THAT the Report of the Project Planning Committee for the Academic Wood Tower dated September 18, 2020 (revised November 10, 2020), be approved in principle; and,

    THAT the project totaling 5,334 nasm (11,143 gross square metres (gsm)), be approved in principle, to be funded by Divisional Reserves, Operating Budget Contribution, Fundraising, Provostial Funds, Government Funding and Borrowing.
  1. Capital Project: Report of the Project Planning Committee for the New Woodsworth College Academic Building

    Professor Mabury introduced the item and provided a brief overview of the proposed project which highlighted the following:
  • The project would be built on the current site of Kruger Hall and would replace and expand upon the Hall’s function as an event space and academic/student-life hub.
  • The building would house a variety of academic units in addition to a student hub and learning commons.
  • The project would greatly benefit Woodsworth College by providing additional space for students, particularly Woodsworth’s many commuter students.

    Professor Terpstra reported that there had been no questions from members at the meeting of the Academic Board.

    Similarly, there were no questions or comments from members on this item.

    On motion duly moved, seconded and carried


    THAT the Report of the Project Planning Committee for the New Woodsworth College Academic Building, dated September 17, 2020, be approved in principle; and,

    THAT the project totaling 2,399 net assignable square metres (nasm) (5,558 gross square metres (gsm)), be approved in principle, to be funded by Future Major Capital Project Reserves, Divisional & College Operating Reserves and Borrowing.


On motion duly made, seconded and carried


THAT the consent agenda be adopted and Item 6 approved.

  1. Minutes of the Previous Meeting of the Governing Council – October 29, 2020

    The minutes of the previous meeting of the Governing Council were approved.
  2. Business Arising from the Report of the Previous Meeting

    There was no business arising from the report of the previous meeting.
  3. Reports for Information

    Members received the following reports for information:
    1. Review of Academic Programs and Units – Part 1
      1. Semi-Annual Report: April 2020 – October 2020
      2. Follow-up Reports from Previous Reviews:
        1. Temerty Faculty of Medicine, MD Program (Provostial Review)
        2. Leslie Dan Faculty of Pharmacy (Provostial Review)
        3. Health Studies Program (Faculty of Arts and Science)
    2. Report Number 44 of the University of Toronto Mississauga Campus Council (November 16, 2020)
    3. Report Number 44 of the University of Toronto Scarborough Campus Council (November 17, 2020)
    4. Report Number 230 of the Academic Board (November 18, 2020)
    5. Report Number 220 of the University Affairs Board (November 24, 2020)
    6. Report Number 255 of the Business Board (November 25, 2020)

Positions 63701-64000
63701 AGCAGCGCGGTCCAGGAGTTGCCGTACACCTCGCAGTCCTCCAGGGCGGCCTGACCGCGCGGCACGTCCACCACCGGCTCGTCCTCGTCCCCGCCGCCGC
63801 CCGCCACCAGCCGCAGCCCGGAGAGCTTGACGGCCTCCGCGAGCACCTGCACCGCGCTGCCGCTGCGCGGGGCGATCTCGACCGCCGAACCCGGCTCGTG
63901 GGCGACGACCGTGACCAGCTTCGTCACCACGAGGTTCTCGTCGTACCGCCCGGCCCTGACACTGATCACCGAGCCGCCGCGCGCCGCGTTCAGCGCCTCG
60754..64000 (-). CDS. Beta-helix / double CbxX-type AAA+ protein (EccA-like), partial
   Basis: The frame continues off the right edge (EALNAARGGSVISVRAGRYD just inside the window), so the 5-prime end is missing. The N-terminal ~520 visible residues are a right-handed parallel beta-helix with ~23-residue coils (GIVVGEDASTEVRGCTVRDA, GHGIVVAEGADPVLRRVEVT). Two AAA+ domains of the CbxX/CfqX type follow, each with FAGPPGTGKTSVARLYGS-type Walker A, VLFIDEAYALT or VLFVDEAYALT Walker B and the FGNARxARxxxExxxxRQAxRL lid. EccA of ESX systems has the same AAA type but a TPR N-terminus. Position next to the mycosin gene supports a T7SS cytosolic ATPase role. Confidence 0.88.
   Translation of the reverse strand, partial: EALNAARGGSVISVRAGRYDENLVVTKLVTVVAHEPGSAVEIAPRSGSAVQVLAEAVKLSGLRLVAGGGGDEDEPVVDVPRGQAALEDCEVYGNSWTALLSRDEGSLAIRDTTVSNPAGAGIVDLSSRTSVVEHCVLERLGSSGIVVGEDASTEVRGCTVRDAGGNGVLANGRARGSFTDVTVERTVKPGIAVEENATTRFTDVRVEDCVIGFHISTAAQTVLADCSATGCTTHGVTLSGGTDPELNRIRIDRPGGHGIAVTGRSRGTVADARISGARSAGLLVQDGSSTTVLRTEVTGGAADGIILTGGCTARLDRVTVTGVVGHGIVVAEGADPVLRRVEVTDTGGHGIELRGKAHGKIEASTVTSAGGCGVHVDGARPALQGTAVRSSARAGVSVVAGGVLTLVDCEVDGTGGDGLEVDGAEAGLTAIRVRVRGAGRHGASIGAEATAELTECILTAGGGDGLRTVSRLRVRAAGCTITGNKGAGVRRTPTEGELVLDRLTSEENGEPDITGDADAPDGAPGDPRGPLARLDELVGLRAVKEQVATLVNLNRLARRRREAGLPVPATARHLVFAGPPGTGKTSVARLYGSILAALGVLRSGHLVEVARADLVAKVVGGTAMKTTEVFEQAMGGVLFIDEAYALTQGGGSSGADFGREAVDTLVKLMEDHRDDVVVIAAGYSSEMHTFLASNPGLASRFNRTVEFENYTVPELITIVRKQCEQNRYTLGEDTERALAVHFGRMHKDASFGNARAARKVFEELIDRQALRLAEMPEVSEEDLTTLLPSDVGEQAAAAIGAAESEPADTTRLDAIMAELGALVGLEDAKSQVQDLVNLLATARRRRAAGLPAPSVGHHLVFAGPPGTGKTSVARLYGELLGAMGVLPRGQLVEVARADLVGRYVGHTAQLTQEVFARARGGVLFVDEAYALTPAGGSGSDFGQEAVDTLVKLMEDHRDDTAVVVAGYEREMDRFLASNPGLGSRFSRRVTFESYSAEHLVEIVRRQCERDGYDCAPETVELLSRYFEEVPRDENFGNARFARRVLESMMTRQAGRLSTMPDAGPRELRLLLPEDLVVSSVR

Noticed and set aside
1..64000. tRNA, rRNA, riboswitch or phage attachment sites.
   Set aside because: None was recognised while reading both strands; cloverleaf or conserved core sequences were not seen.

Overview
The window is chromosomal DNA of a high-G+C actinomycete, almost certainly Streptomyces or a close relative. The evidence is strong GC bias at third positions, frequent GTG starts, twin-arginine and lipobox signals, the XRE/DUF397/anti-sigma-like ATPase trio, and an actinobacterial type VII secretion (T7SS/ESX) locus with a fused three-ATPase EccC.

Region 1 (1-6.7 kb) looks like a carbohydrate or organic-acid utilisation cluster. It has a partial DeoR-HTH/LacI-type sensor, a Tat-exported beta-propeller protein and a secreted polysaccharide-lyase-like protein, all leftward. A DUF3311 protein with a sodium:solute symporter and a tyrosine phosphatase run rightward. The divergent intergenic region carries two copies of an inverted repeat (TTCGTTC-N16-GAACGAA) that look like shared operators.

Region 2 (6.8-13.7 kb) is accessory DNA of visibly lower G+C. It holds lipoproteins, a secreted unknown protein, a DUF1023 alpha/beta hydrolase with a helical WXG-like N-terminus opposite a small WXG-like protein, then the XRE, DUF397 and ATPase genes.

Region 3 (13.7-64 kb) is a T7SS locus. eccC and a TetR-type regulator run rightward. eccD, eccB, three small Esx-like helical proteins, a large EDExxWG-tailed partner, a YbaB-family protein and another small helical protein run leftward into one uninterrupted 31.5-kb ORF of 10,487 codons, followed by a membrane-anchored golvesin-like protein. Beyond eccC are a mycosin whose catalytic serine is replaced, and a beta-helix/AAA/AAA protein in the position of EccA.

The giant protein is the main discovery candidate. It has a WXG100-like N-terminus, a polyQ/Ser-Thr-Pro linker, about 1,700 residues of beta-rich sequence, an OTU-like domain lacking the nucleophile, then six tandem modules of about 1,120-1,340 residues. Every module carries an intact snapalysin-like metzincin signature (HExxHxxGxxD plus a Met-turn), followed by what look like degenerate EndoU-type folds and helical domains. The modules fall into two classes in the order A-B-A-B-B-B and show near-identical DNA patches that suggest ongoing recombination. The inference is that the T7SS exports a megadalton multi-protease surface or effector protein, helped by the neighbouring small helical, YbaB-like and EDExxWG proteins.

7. Report Number 518 of the Executive Committee (December 8, 2020)


  1. Date of Next Meeting – Thursday, February 25, 2021 from 4:30 to 6:30 p.m.

    The Chair advised that the next meeting of the Governing Council was scheduled for

    Thursday, February 25, 2021 and that she anticipated that it would be held virtually.
  2. Question Period

    Professor Paul Downes addressed the Council on the ‘Investing to Address Climate Change: A Charter for Canadian Universities’. He expressed disappointment with the approach outlined in the Charter. He stated that the Charter used the measure of carbon intensity as a way to measure the carbon footprint of the University’s investment portfolio. He argued that this measure was misleading because it reported the portfolio’s carbon footprint as carbon emissions per dollar invested and overlooked absolute carbon emissions. He noted that other universities had committed to divesting from fossil fuel companies as a way to reduce the absolute carbon emissions represented in their investments. He urged governors to ask the President to abandon the metric of carbon intensity and begin the process of fully divesting from the fossil fuel industry.

    Mr. Tyler Riches, a representative of the UTSU Board of Directors, then addressed the Council about the University of Toronto Asset Management Corporation (UTAM) and the University of Toronto's efforts to fight climate change. He reported that on October 31, the UTSU board had passed a resolution calling for the University to do the following:
    1. Instruct UTAM to withdraw from and cease to pursue investments in companies exploring for or developing reserves of fossil fuel or in companies that provided direct support for such exploration and development.
    2. Work with the administration of the University of Guelph and Queen’s University in seeking parallel commitments of divestment for the newly formed joint pension plan sponsored by the three institutions.

He urged the President, administration, and Governing Council to commit to sustainable and ethical investments across portfolios as well as divesting from the fossil fuel industry.

The President thanked both speakers for their comments. He observed that the measure of carbon intensity was an approach that had been endorsed by the Task Force on Climate Related Financial Disclosure and had been adopted by other major public sector pension funds. He noted that the advantage of this approach was that it standardized for absolute size of investment portfolios, allowing comparisons between funds of different sizes. He acknowledged that Professor Downes had highlighted an important disadvantage of this approach, agreeing that reporting emissions per dollar invested did not show absolute carbon emissions generated by companies in a portfolio nor how these absolute levels were changing over time. The President observed that in order to address this deficiency, UTAM in its most recent report, had included both metrics – carbon intensity and absolute emissions – and had committed to doing so in future reports. He further noted that the carbon footprint of the University’s investment portfolio had declined according to both metrics.